More than 3 million children in Texas were certified to receive free or reduced-price meals at school during the 2019-2020 school year. Families who are eligible for P-EBT were notified by their school districts in May. After completing the online application, families receive their benefits on a new Texas P-EBT card in the mail.

HHSC partnered with the Texas Department of Agriculture and the Texas Education Agency to launch the $1 billion federal program on June 1 in response to the COVID-19 pandemic. To date, nearly $700 million in P-EBT has been issued to families, benefiting more than 2.5 million children.

Visit hhs.texas.gov/pebt to learn more about P-EBT. For questions regarding eligibility or to learn more, people may also contact the P-EBT Call Center at 833-613-6220 from 8 a.m. to 6 p.m. Central Standard Time Monday-Friday.

U.S. Travelers Set To Remain Banned From Entering EU

The European Union is reportedly getting ready to reopen borders to 15 countries outside the EU as early as Wednesday, but the U.S. isn’t on the proposed list, according to CNN.

The countries on the proposed list include China, Algeria, Australia, Canada, Georgia, Japan, Montenegro, Morocco, New Zealand, Rwanda, Serbia, South Korea, Thailand, Tunisia, and Uruguay, the network reports. However, the EU will reportedly only offer China entry on the condition of reciprocal arrangements.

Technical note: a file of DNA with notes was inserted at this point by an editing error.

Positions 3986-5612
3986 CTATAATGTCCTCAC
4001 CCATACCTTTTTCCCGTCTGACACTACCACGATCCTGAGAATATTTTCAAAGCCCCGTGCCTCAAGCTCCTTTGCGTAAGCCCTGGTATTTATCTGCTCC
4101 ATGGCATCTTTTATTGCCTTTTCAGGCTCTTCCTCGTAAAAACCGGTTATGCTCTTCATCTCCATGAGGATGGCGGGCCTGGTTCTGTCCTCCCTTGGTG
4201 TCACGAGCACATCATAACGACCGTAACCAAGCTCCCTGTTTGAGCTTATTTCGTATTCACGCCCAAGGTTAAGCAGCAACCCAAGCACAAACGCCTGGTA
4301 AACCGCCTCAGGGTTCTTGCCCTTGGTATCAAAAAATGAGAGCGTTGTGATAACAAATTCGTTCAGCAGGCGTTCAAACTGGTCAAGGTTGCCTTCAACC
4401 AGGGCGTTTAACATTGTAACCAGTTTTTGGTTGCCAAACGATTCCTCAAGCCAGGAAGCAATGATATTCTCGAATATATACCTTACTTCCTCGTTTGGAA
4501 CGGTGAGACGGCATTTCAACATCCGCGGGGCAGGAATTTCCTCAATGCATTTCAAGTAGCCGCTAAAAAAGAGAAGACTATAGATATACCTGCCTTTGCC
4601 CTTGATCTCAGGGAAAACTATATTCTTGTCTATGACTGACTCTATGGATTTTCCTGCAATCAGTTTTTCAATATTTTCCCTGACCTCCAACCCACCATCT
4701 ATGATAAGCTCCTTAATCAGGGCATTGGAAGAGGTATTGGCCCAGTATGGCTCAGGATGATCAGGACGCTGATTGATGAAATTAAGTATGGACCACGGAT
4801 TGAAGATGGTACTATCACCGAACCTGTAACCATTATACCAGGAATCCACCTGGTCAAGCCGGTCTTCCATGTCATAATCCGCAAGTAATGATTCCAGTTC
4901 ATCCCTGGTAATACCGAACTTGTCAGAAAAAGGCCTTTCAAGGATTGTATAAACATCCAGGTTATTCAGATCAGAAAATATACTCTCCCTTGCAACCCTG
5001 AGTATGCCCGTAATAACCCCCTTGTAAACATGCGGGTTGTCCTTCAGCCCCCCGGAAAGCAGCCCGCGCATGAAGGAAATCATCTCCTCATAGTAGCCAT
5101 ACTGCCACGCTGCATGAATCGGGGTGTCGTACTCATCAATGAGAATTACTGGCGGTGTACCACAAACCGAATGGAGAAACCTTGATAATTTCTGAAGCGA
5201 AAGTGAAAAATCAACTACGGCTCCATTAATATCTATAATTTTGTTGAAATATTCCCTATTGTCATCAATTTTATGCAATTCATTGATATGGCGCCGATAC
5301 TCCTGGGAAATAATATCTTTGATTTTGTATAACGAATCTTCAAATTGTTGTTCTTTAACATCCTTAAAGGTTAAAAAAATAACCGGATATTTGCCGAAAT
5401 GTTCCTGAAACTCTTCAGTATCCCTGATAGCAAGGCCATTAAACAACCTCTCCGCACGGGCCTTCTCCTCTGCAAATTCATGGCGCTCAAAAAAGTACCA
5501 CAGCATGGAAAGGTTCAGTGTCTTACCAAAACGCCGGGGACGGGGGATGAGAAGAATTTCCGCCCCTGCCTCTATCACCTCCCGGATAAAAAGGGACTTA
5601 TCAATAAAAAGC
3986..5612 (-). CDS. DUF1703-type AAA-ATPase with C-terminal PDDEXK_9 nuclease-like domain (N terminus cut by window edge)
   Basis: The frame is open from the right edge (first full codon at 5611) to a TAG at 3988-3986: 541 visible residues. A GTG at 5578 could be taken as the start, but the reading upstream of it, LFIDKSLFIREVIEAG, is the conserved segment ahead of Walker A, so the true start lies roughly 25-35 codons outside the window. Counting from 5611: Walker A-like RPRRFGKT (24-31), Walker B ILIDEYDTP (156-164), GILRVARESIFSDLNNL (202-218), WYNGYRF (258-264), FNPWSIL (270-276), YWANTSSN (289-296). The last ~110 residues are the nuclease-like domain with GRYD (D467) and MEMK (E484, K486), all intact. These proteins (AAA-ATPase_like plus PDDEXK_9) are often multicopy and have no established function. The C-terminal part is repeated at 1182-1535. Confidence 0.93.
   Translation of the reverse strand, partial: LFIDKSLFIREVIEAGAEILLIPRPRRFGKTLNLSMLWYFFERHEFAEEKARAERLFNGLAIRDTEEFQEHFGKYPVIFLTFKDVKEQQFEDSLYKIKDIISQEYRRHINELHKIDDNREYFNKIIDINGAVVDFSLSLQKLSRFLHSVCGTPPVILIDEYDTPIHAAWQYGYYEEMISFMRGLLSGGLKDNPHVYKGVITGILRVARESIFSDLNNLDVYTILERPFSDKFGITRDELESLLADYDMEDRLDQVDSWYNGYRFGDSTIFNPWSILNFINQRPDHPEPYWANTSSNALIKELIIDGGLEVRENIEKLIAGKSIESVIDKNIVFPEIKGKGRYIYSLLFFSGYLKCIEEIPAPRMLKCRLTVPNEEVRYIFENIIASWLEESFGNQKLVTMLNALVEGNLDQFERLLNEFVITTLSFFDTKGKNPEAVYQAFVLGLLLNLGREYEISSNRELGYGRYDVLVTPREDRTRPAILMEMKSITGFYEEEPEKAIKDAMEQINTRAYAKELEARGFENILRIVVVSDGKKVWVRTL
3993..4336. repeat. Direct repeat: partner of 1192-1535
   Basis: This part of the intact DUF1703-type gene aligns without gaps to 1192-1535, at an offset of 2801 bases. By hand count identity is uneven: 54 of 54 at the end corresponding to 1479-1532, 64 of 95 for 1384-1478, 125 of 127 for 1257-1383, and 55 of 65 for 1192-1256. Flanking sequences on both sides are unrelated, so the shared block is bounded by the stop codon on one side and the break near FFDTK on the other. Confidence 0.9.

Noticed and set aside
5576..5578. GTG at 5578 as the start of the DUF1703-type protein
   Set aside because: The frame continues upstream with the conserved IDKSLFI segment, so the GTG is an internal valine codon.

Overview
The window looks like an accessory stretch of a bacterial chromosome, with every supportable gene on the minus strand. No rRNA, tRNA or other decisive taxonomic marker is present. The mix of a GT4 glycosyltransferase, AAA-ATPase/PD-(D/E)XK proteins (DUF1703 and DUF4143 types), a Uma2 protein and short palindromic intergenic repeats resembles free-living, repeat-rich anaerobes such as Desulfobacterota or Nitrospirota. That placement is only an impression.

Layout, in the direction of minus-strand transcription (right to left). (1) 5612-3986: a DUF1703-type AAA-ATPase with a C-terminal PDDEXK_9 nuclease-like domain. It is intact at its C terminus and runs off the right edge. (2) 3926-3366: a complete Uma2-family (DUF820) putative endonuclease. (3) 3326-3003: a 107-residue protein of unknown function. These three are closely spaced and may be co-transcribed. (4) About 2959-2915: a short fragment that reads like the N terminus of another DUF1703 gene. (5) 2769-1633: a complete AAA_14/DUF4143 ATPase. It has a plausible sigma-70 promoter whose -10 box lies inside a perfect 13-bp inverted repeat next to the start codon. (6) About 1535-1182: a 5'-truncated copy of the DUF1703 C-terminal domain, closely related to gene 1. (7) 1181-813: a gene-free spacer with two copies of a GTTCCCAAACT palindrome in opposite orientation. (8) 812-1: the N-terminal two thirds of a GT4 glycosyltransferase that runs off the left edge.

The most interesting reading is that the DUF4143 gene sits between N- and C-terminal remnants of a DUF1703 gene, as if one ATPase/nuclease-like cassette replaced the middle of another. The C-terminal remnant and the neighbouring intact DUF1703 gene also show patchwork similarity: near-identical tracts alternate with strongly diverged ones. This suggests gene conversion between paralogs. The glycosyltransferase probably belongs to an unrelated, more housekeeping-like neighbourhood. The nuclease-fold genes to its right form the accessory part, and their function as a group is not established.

The list is included in a set of recommendations from the EU Council to member states, which set out criteria for countries to meet before their citizens are allowed to enter the bloc and the methodology for meeting that criteria, per CNN. This reportedly requires that countries that are allowed entry have COVID-19 infection rates equal to or better than the EU.

Abbott’s Office, UT Head Football Coach Tom Herman Release New COVID-19 PSA: “The Power of Teamwork”

Lastly, we end today’s digest with a fun, informative reminder to follow health guidelines. Abbott’s office and University of Texas head football coach Tom Herman Monday released a new public service announcement (PSA) titled, “The Power of Teamwork.” In the PSA, Herman urges Texans to work together as a team to stop COVID-19 by washing their hands regularly, social distancing, wearing a mask, and staying home when possible.

Rachel Snyder

Rachel Snyder, deputy editor at People Newspapers, joined the staff in 2019, returning to her native Dallas-Fort Worth after starting her career at community newspapers in Oklahoma. One of her stories won first place in its category in the Oklahoma Press Association’s Better Newspaper Contest in 2018. She’s a fan of puns and community journalism, not necessarily in that order. You can reach her at rachel.snyder@peoplenewspapers.com